Hardboiled, crime-noir books are in no short supply. GOOD crime-noir books are a little more rare. I had given up on Criminal back in 2006, after the second or third issue, deeming it derivative and uninspired. I brushed off Christian and Curtis' repeated attempts to persuade me otherwise. I don't know what made me pick it back up, recently, almost exactly 2 years later. I have to admit that I've written off Ed Brubaker, despite enjoying his run on Captain America, and despite the fact that he is a very critically acclaimed comic book writer (having won two Eisner and Harvey awards in recent years.)
Every volume in the Criminal series is a separate story arc, containing new characters and new plot twists. The catch is that all of these characters, in all of these stories, are connected. Thematically, and dramatically, the series sits halfway between 100 Bullets and Sin City. As of yet, however, there are no mysterious government organizations like 100 Bullets, and the characters are a little more realistic and human than those in Sin City. The series feels a lot more plausible.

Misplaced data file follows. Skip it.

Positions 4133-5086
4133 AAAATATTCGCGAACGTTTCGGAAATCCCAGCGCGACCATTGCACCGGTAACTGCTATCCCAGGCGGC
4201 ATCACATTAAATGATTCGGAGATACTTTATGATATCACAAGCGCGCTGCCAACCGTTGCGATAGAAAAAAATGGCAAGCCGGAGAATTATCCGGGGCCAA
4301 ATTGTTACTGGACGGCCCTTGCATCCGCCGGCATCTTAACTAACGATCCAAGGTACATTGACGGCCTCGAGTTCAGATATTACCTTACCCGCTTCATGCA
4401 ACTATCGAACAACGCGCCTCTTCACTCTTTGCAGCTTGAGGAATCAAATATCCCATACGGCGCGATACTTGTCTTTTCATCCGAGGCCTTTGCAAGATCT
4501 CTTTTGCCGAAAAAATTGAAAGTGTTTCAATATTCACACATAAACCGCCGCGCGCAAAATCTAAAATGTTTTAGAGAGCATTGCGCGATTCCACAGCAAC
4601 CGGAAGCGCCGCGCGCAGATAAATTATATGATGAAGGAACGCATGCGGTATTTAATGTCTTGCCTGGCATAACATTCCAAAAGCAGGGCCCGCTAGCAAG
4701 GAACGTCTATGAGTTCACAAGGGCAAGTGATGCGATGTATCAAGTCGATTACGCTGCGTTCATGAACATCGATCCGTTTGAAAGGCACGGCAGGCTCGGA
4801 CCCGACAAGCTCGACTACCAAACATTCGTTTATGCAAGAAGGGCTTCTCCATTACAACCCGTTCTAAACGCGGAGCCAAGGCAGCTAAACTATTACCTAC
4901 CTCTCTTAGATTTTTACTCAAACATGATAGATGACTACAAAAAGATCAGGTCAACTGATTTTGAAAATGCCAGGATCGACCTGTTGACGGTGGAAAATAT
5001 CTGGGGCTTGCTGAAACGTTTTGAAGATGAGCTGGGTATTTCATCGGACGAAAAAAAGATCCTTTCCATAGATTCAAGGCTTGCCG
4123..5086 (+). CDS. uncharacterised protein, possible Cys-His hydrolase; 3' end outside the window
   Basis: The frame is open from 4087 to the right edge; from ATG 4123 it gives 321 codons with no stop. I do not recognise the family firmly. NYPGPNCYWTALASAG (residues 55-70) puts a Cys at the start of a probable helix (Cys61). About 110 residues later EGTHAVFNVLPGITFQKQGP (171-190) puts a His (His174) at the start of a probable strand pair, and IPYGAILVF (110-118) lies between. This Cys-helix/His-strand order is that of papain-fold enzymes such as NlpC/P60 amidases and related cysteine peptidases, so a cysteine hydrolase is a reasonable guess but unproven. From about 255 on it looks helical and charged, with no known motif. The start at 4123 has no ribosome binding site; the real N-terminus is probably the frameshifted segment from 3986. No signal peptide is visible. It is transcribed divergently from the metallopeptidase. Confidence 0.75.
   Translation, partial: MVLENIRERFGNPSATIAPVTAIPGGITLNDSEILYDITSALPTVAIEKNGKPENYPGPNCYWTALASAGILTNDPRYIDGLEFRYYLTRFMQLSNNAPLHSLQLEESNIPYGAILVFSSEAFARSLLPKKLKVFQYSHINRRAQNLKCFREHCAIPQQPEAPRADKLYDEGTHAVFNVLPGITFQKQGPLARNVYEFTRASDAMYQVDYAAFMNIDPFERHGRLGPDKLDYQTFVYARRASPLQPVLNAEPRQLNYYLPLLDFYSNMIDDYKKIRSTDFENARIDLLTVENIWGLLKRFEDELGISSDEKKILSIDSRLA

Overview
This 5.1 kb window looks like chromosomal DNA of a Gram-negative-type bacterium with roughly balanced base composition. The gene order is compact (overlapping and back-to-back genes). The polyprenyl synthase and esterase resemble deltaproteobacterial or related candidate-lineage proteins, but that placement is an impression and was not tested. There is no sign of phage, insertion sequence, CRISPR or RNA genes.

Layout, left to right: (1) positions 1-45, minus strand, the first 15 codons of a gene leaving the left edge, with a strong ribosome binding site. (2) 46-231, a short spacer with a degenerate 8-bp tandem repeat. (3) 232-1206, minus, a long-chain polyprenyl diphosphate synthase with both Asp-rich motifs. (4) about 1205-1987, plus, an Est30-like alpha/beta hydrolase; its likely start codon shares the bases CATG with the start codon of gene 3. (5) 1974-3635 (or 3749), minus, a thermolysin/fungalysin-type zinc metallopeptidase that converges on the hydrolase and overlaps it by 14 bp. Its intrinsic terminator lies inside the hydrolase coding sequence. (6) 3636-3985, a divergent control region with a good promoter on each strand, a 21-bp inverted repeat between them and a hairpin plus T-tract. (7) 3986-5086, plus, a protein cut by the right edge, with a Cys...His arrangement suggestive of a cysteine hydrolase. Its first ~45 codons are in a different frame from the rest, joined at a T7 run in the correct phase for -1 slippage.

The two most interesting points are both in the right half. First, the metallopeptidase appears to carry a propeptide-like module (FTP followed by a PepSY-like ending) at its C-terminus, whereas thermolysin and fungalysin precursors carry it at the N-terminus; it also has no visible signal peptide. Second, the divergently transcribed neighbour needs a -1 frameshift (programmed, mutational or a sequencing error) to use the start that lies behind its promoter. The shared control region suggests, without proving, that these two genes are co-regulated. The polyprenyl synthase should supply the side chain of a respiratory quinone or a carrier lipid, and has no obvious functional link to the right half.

The characters are dark, but not flat. You aren't sure if you like all of them or not, but you want to. Try to limit yourself to one volume a week, as rushing through the series might leave you experiencing the world with a Frank Miller-esque inner monologue.
I give Criminal 3.5 (out of 5) starving children,